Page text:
“Walt Chyzowych has left a lot of himself behind with all of us. That’s quite a legacy for all of us to aspire to.” — Tim Schum, former Binghamton University Soccer Coach
Walt Chyzowych, born in 1937 in Sambir, a small town in western Ukraine, immigrated to the U.S. in 1947. The youngest of three sons, his older brothers, Ihor and Eugene, have also had distinguished careers in soccer.
Walt attended Temple University where he starred as a three sport athlete and was a two-time NSCAA All-America player.
As a professional player Walt was a prolific scorer; often the league's high scorer and on several occasions its MVP. He played for the Philadelphia Ukrainian Nationals — helping them to win multiple American Soccer League championships and the U.S. Open Cup — as well as the NASL's Philadelphia Spartans and Baltimore Bays.
He began coaching at Philadelphia Textile in 1961 and would eventually build that school's program to a national competitive level including three appearances in the NCAA quarterfinals.
“Walt loved coaching and teaching, but more important to him were the players themselves that he helped mold into young adults.” — Len Lucenko, former Montclair State University Soccer Coach
In 1966, Walt along with his brother Gene and Temple University teammate, Len Lucenko, founded the All-America Soccer Camp that was one of the nation’s oldest developmental youth soccer camps.
“His dedication and contribution to soccer coaching in America has made a major impact on player development in our country.” — Werner Fricker, former President U.S. Soccer Federation
Walt’s role in the development of soccer in the United States is well documented.
“This was a man who volunteered so much of his time and energy during an era in which there was no real money to be made in the USSF. Helping the growth of the game in America was his reason for living.” — Joe Machnik, Assistant Coach 1990 World Cup Team; FOX TV Soccer Rules Analyst
As the first U.S. Soccer Federation’s director of coaching, he designed the coaching and licensing programs, to educate and train aspiring coaches, which are still in use throughout the country.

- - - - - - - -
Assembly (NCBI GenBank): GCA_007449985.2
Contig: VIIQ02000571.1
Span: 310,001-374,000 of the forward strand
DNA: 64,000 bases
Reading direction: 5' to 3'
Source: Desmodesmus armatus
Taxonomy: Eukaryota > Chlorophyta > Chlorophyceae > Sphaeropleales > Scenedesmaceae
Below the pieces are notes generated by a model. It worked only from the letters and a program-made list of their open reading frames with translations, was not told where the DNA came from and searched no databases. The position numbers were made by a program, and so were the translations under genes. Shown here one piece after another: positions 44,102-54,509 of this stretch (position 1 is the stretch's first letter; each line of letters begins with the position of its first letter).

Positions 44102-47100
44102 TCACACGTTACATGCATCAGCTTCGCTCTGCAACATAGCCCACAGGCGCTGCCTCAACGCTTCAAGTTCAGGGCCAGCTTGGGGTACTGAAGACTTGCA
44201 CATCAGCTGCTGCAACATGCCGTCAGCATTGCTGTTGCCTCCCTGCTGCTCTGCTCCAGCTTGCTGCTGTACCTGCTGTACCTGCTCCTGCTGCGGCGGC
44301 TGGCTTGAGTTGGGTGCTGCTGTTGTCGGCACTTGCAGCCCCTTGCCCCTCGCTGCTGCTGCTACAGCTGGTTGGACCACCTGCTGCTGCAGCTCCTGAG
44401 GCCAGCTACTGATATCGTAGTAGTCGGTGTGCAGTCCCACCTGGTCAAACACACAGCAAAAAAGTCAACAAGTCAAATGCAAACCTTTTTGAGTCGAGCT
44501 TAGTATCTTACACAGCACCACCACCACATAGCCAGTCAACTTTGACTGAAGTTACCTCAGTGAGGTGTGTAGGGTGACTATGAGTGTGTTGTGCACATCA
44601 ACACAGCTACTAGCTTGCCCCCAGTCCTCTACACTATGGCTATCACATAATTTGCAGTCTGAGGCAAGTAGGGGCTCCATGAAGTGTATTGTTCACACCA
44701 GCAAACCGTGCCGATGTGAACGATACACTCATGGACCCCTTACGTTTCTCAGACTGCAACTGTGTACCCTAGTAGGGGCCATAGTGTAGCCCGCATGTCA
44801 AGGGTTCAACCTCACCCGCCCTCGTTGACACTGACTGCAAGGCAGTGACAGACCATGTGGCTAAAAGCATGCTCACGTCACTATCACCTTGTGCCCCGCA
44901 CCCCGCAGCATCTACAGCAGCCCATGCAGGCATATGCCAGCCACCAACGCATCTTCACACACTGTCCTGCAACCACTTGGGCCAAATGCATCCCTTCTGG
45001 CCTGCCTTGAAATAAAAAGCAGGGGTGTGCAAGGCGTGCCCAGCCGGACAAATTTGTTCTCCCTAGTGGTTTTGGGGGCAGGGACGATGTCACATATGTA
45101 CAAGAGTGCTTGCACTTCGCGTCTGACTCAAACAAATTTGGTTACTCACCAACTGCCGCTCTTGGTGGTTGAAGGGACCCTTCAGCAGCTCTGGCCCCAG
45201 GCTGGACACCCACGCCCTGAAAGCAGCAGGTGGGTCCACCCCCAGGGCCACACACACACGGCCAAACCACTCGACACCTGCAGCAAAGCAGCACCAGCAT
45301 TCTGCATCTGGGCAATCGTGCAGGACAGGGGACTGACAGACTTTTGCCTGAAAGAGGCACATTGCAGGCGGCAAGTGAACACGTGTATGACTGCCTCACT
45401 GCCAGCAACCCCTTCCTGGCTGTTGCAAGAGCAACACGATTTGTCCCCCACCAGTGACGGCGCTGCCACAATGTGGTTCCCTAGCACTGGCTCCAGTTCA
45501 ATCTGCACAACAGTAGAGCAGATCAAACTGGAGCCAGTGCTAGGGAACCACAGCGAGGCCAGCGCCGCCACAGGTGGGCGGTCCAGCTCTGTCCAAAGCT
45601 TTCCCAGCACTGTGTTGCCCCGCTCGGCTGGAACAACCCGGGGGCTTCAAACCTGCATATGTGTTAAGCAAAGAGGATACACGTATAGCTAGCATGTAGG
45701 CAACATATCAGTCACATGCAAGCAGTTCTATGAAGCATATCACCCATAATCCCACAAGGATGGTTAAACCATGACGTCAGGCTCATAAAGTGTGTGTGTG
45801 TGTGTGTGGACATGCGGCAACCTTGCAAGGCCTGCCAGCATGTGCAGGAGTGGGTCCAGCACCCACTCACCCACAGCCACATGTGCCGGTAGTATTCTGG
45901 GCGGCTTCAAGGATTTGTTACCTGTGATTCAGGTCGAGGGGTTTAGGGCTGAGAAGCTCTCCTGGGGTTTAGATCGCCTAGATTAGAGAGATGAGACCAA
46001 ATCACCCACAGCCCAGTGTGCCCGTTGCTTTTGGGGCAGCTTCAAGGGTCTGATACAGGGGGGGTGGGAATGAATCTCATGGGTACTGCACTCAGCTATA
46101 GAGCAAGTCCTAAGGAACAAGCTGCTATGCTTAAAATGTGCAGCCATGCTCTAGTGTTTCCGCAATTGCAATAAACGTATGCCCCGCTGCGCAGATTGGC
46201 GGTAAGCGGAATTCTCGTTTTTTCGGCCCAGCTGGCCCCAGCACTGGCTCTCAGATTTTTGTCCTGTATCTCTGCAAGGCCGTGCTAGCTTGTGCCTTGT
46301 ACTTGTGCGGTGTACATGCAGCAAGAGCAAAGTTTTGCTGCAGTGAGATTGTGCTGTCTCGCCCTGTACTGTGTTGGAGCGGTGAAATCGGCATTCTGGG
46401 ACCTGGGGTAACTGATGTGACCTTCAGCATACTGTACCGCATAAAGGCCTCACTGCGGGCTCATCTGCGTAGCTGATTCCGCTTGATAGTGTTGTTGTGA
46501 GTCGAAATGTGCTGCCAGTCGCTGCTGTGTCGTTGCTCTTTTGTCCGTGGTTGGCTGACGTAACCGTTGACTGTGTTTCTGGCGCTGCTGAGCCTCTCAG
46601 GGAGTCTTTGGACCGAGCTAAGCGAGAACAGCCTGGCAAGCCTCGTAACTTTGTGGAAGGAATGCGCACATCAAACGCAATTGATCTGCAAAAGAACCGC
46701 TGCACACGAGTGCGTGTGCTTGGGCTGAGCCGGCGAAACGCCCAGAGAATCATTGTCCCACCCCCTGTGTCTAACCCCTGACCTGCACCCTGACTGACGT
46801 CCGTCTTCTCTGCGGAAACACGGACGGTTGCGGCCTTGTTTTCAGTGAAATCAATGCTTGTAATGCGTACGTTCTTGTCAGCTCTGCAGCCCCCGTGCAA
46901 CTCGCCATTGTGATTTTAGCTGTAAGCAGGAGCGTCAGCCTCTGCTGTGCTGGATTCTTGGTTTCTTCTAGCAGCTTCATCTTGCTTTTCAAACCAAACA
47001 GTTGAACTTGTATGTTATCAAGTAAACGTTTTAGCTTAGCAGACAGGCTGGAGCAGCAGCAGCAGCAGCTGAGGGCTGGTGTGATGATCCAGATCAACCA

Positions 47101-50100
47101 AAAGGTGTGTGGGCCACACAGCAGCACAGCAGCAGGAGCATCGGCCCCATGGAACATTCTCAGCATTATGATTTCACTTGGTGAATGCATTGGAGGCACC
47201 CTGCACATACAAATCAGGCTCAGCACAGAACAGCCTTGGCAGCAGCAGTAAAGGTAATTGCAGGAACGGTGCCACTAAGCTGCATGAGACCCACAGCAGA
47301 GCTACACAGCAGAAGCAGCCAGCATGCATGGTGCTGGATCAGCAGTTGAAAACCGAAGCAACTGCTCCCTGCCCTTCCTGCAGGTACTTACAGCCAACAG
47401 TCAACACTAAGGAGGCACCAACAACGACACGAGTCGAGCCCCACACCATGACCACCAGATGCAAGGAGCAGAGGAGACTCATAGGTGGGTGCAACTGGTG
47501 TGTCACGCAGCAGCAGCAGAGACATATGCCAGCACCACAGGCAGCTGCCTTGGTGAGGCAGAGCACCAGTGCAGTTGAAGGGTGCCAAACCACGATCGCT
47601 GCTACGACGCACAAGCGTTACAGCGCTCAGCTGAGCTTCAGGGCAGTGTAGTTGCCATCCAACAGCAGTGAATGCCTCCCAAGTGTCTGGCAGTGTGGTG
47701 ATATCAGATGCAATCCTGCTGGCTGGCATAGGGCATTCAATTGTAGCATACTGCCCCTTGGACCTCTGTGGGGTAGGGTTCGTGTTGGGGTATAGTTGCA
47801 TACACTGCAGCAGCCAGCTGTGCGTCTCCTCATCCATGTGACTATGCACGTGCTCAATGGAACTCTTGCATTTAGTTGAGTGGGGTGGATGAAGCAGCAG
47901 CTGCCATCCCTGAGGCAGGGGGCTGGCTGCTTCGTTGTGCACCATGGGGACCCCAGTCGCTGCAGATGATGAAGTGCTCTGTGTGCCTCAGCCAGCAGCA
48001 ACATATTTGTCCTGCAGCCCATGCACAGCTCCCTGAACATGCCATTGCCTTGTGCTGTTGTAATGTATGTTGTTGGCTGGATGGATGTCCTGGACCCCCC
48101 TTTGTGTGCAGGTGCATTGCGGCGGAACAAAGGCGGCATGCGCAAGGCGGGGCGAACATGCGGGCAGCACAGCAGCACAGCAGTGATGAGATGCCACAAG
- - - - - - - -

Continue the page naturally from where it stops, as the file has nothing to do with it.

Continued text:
“Look at the successful college coaches today. He taught a lot of us the game.” — Bob Reasso, former Rutgers Men's Soccer Coach
He coached the United States’ World Cup, Olympic and Pan American Games teams, a handful of the country’s national youth teams and was instrumental in bringing the 1994 World Cup to the United States.
“He has to be singled out as one of the establishing father’s of U.S. Soccer. Remember, he was doing a job that is now done by more than one person.” — Rick Davis, former U.S. National Team captain
In 1986, Walt joined Wake Forest University as the head coach of the soccer program. In his eight years at the helm, Walt took the Deacon program from the cellar of the Atlantic Coast Conference (ACC) to the top of one of the nation’s toughest leagues.
“His leadership emanated not only from his magnetic personality but from the respect he earned as a superb teacher, coach and master clinician.” — Mel Lorback, past NSCAA President and Westchester University Soccer Coach
In 1991, he was included in Soccer America’s list of the 20 most influential people in the American game.
“…virtually every wave that has risen the tide in the American soccer community owes to this single man’s involvement, energy, knowledge, enthusiasm and, especially, unsurpassed commitment.” — Dan Herbst, Sports Illustrated journalist and noted author
And in 1997, Walt was posthumously inducted into the National Soccer Coaches Association of America Hall of Fame as well the United States Soccer Hall of Fame.
”He was probably one of the more intelligent and colorful people I’ve ever come in contact with. He was the forefather of coaching in the U.S.” — Jay Miller, former United States U-20 Head Coach; former Assistant Coach New England Revolution (MLS)
For thirty years Walt was married to Olga Mydlowsky who, throughout his life, supported his commitment and dedication to soccer.
Walt Chyzowych died on Sept. 2, 1994, and American soccer lost an individual who truly became a legend in his own time.
“If we can uphold his standards and carry on his vision then this country will be very well off in soccer.” — Timo Liekoski, former Head Coach in all four USA Pro Leagues: Columbus (MLS), Houston and Edmonton (NASL), Houston and Cleveland (MISL) and Canton (AISA)
“He did many things that sometimes people forget to give him credit for. And he has a lot of loyal friends because he was loyal to them.” — Sigi Schmid, Seattle Sounders (MLS) Head Coach; former U-20 National Team Coach